There's still no deal for a plea bargain involving Andy and Lea Fastow, thanks to the judge in the Lea Fastow case imposing some conditions that she isn't willing to accept.
On Friday, the deals stalled when Lea Fastow was not willing to accept the uncertainty implicit in U.S. District Judge David Hittner's refusal to commit to a sentence for her.
The attorneys haven't stopped trying though, said Mike DeGeurin, Lea Fastow's lawyer. Enron Task Force prosecutors and defense attorneys will keep talking long-distance over the weekend to find a way to resolve the cases.
Last Monday, the lawyers expected a series of legal dominoes to fall: Lea Fastow would agree to five months in prison; ex-Enron CFO Andrew Fastow would agree to 10 years in prison; the couple would forfeit tens of millions of dollars, and the government would get key testimony to implicate others in Enron's top management.
But Friday afternoon ended in disappointment after Hittner refused to approve Lea Fastow's five-month sentence and left the couple gun-shy by indicating he thought the sentence too low but would order a pre-sentencing investigation before deciding.
"But the importance of Andrew's cooperation to the government and family conditions for the Fastows means that a deal still must happen," said Jacob Frankel, a Washington, D.C.-based defense lawyer and former federal prosecutor.
Hittner had given Lea Fastow until noon Friday to decide whether to accept his terms -- a guilty plea but no decision on length of sentence until he received a pre-sentence investigation. Otherwise, her not guilty plea to six counts of fraud, money laundering and making false tax returns would stand and she'd be headed to a Feb. 10 trial date.
The silence at noon led Hittner to issue an order, a mere formality with no legal weight, saying the 225 written jury questionnaires could be picked up by lawyers on Friday afternoon and the trial is on.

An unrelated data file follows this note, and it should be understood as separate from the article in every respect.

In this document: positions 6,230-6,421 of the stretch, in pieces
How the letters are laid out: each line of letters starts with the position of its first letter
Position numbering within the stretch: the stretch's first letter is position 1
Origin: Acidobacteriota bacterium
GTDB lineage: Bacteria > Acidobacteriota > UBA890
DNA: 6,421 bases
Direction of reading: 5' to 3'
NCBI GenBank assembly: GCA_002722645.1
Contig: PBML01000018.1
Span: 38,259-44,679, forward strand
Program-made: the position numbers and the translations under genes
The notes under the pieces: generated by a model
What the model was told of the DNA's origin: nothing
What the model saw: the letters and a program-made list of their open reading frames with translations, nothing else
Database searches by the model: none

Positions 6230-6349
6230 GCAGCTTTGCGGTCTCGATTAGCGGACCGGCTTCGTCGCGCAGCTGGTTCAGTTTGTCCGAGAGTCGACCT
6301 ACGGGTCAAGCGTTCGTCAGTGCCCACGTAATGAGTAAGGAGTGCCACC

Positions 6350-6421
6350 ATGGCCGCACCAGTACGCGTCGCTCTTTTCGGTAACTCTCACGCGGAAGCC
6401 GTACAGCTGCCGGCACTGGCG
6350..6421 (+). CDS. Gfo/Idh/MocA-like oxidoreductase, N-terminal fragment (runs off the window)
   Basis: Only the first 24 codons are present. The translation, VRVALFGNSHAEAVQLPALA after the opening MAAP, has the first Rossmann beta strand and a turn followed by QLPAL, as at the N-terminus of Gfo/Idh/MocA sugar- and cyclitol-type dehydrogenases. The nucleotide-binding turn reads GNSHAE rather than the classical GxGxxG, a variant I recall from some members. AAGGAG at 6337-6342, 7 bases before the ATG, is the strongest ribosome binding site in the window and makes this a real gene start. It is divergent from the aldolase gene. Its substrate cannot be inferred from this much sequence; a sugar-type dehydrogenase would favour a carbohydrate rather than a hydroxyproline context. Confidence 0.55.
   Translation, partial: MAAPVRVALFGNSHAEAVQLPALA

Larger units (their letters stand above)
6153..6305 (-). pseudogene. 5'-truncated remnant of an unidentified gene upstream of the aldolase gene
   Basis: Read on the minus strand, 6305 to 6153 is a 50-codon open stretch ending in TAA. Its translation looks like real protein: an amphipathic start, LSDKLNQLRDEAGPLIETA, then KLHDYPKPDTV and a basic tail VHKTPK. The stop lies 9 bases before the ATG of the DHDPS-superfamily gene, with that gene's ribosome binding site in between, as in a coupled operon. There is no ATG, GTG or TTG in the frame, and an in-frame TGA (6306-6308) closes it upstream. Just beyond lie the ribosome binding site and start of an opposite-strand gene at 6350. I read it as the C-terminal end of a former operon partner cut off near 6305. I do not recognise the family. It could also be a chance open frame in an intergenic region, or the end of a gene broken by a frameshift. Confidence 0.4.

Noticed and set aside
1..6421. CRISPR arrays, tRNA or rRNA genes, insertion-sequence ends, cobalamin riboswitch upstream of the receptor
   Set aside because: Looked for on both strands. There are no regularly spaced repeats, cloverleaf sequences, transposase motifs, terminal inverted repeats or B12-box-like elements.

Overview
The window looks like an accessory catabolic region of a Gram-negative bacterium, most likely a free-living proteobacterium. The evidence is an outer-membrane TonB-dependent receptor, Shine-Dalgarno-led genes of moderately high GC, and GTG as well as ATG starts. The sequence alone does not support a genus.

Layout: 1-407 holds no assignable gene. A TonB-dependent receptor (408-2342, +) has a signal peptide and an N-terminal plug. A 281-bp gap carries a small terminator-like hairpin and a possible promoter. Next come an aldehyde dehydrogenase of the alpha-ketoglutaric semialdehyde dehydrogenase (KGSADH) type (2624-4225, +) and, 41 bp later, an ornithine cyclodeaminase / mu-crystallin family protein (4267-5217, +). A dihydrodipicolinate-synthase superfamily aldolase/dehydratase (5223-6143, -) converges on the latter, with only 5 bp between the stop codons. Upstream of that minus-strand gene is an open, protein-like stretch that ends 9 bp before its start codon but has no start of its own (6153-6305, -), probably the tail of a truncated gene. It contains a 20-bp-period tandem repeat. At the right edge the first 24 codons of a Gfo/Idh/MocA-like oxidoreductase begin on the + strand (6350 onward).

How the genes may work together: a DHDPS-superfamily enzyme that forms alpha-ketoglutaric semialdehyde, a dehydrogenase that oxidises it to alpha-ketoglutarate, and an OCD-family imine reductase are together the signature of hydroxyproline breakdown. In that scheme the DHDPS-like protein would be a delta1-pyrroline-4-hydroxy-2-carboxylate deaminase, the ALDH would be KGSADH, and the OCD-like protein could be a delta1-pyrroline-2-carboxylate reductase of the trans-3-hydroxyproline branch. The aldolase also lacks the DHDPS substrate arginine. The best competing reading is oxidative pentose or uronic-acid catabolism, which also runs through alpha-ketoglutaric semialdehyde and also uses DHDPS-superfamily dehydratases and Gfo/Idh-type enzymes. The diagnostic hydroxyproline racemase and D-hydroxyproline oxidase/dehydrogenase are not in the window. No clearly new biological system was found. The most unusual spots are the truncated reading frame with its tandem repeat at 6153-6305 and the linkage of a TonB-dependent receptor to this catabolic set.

"We're a little disappointed," said Enron Task Force director Leslie Caldwell as she left the Houston federal courthouse Friday on her way to the airport. She said prosecutors were not counting on the plea deal for sure and are prepared to go forward with their investigation.
But it's clear the plea deal could be revived at any time.
"The risks are too great for both sides. The Fastows would be foolhardy to pass up such generous dispositions, and the government has to want to be free to prosecute its other cases and conclude its investigation," said Philip Hilder, a Houston lawyer and ex-federal prosecutor who represents several witnesses in the Enron cases. "The problem now will be that the new compromise may be significantly less palatable to one or more sides. But that's how it happens."
Though there was frustration among some legal experts that Hittner did not accept the plea, they said the judge was within his rights to reject the government's offer and ask for the typical background investigation, which could take about 60 days.
A plea bargain is a three-pronged agreement. Consensus must be had among the defendant, the government and the judge.
The judge appears to be the least moveable part at this point.
The prospect of dismissing the case against Lea Fastow does not appear to be on the table. But the government may have leeway on how it requires Lea Fastow to serve the five or more months -- in prison, a halfway house or even house arrest. With a guarantee that her children would not be without a parent, it seems possible she could agree to a longer term.
"There are a number of things that could solve this. But in the end, Lea Fastow may have to take a leap of faith when it comes to the judge," Hilder said.
The biggest hurdle is likely fear that Hittner will not guarantee a sentence now and she could wind up withdrawing a guilty plea and heading to trial anew in two months when the judge finally names a number.